When I look back at my Treehouse days and my startup days, I was successful because I was able to focus under very strict timeframes in order to hit specific goals for the company. Everything was all-in and it wasn’t just, “Hey, we use paid advertising to succeed.” It was more like, “How do we build up our content marketing strategy, email marketing strategy, perfect our SEO and manage a social team?”

Then, when I look at the times when things weren’t going so well, that was when I was trying to do multiple things at once. For example, when Single Grain was still recovering and we were trying to pivot into multiple new areas, I tried to switch us into a remote work environment even though people were used to being in an office.

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Single Grain digital marketing agency services

Changing all these things at the same time, and starting a podcast (Growth Everywhere), and trying to figure out a way to refer our business out—it was all just too much. I was just doing too many things at once and one person can only do so much before they become inefficient and burn out.

Now with Single Grain, it’s night and day because I’m focused on one major thing at a time. Every time I focus on one specific goal, things start to look up again.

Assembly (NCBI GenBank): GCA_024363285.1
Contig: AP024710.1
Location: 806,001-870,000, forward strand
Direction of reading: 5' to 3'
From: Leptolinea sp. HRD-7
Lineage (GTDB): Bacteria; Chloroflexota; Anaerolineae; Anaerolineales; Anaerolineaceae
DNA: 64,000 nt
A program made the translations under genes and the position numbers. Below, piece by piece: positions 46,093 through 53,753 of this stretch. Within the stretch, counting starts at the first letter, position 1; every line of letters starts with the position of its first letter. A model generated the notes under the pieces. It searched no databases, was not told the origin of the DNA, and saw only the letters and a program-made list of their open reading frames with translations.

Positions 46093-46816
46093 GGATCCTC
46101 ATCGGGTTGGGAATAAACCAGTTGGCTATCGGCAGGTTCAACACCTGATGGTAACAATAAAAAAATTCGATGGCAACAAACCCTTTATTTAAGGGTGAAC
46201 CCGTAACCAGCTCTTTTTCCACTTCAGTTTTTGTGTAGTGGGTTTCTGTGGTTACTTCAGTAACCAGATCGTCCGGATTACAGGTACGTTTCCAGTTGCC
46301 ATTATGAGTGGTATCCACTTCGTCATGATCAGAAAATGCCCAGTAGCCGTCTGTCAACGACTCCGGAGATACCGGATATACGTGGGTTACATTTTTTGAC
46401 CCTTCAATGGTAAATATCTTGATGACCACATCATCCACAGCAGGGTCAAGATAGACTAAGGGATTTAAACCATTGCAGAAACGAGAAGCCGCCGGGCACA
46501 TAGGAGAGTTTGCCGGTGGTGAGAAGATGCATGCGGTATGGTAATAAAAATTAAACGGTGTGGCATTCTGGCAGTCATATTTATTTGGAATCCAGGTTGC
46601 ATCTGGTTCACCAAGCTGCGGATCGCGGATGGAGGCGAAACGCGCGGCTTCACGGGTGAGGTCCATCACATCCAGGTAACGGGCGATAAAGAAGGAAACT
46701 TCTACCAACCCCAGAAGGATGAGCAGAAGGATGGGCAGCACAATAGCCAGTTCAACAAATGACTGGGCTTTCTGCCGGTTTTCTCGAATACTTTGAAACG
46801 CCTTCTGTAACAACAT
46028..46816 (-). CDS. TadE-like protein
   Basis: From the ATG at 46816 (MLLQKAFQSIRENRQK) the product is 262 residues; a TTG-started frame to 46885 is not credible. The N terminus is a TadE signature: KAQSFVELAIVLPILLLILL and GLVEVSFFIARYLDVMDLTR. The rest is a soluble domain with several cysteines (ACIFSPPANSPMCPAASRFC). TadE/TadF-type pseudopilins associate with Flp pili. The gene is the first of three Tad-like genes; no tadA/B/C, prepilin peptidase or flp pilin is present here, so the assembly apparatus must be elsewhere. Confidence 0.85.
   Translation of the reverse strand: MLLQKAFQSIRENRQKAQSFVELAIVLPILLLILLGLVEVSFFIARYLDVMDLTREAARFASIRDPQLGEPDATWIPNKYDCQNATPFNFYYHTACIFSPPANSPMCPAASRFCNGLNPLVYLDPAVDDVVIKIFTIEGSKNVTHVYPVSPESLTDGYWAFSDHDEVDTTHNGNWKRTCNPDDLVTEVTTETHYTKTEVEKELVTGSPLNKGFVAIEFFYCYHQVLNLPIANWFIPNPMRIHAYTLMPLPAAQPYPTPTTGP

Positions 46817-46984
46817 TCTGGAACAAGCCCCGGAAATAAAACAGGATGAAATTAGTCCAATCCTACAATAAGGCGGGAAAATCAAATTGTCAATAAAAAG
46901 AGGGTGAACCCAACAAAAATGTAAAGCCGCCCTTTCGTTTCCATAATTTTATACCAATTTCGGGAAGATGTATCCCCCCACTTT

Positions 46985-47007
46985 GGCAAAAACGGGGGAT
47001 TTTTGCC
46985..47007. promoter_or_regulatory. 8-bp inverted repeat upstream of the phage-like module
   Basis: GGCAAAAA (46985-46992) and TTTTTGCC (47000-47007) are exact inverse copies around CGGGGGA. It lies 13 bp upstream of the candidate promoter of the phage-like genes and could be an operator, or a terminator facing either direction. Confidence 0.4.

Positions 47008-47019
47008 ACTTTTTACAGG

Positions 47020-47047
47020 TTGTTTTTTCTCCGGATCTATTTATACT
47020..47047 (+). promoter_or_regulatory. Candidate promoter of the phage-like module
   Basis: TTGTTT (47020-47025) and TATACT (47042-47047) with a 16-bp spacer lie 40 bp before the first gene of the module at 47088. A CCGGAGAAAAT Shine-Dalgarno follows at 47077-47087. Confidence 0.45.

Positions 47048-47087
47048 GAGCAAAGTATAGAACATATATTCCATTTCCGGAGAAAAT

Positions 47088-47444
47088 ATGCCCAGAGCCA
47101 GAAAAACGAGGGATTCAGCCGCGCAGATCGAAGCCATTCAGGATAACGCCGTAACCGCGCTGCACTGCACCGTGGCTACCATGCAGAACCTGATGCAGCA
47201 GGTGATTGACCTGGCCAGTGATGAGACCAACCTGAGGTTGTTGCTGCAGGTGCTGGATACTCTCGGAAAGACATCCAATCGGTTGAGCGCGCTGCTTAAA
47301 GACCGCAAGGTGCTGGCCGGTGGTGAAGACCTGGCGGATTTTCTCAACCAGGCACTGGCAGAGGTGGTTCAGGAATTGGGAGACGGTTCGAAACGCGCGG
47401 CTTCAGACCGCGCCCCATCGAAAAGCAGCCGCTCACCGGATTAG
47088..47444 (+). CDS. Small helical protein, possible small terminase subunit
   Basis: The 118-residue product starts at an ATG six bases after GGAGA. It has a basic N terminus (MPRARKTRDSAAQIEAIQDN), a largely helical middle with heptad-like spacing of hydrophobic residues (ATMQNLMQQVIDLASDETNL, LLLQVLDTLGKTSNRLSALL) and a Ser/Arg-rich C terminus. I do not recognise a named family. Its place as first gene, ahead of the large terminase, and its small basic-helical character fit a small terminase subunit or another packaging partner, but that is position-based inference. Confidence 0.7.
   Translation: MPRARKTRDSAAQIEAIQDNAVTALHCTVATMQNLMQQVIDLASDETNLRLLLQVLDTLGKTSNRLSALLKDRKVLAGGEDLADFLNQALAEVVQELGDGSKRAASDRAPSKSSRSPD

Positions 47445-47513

Some Great Resources on Focus

There’s this fantastic book by Gary Keller called The One Thing. I think it puts you in the right perspective and it’s actually required reading for people who go through our career tree and are trying to advance.

I was also watching an HBO documentary about Warren Buffett called Becoming Warren Buffett (also on YouTube). Someone had Warren Buffett and Bill Gates write out what makes them so successful, and they both independently wrote one word, the same word: “focus.” I think that’s incredible.

Becoming Warren Buffett

It’s the same thing with Apple. They started with desktop computers first. Then they moved on to other things like the iPod, and then the iTouch, and eventually the iPhone and the iPad. They were hyper-focused on one thing at a time. Same thing with Google; they started with search first and now they’re doing all these different things. Now they’re called Alphabet and they’re looking into everything from global Internet to AI.

Neil talks about this too in one of our Marketing School podcasts. When you’re trying out different marketing experiments, you’re basically throwing spaghetti at a wall. You don’t want to keep doing that. Your goal is to see what sticks, and then double down on that. It’s all about focusing on one thing at a time, one thing that really works.

In every case, you have to get the one thing right first and then you move on to the next thing. In practical terms, hire a general manager to take care of that one thing you got right, and then move on to figuring out and mastering the next thing.

Learn More: The Importance of Leveling Up One Day at a Time

Some Food for Thought…

Let’s say you’re eating dinner and steak is the main course. Are you going to focus on the sides before moving onto the main course?

steak dinner

Maybe. Some people actually do that. They like the delayed gratification of eating the main menu item last. But, practically speaking, this isn’t the best idea because you might get full and before you know it, you ended up eating everything except what you really wanted to eat.